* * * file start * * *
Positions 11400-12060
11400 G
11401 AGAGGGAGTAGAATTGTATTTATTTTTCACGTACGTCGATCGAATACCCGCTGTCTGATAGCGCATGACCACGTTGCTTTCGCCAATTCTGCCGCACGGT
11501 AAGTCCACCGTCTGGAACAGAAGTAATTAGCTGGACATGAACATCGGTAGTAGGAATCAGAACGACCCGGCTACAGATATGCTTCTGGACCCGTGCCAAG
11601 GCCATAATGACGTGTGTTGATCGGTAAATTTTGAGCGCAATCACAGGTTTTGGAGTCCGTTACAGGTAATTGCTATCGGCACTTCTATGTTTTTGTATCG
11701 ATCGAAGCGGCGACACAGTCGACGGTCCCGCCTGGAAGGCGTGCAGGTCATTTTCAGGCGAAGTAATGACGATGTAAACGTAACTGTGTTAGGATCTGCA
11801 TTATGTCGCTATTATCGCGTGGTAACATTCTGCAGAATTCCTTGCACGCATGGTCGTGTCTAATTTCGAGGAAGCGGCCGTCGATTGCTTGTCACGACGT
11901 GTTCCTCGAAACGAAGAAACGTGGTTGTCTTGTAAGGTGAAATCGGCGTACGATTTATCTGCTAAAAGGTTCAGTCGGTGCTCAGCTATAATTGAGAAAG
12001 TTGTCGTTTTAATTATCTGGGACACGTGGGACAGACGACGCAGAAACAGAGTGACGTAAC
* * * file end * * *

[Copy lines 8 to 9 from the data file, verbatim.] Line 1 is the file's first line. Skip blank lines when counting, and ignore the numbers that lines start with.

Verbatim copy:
11901 GTTCCTCGAAACGAAGAAACGTGGTTGTCTTGTAAGGTGAAATCGGCGTACGATTTATCTGCTAAAAGGTTCAGTCGGTGCTCAGCTATAATTGAGAAAG
12001 TTGTCGTTTTAATTATCTGGGACACGTGGGACAGACGACGCAGAAACAGAGTGACGTAAC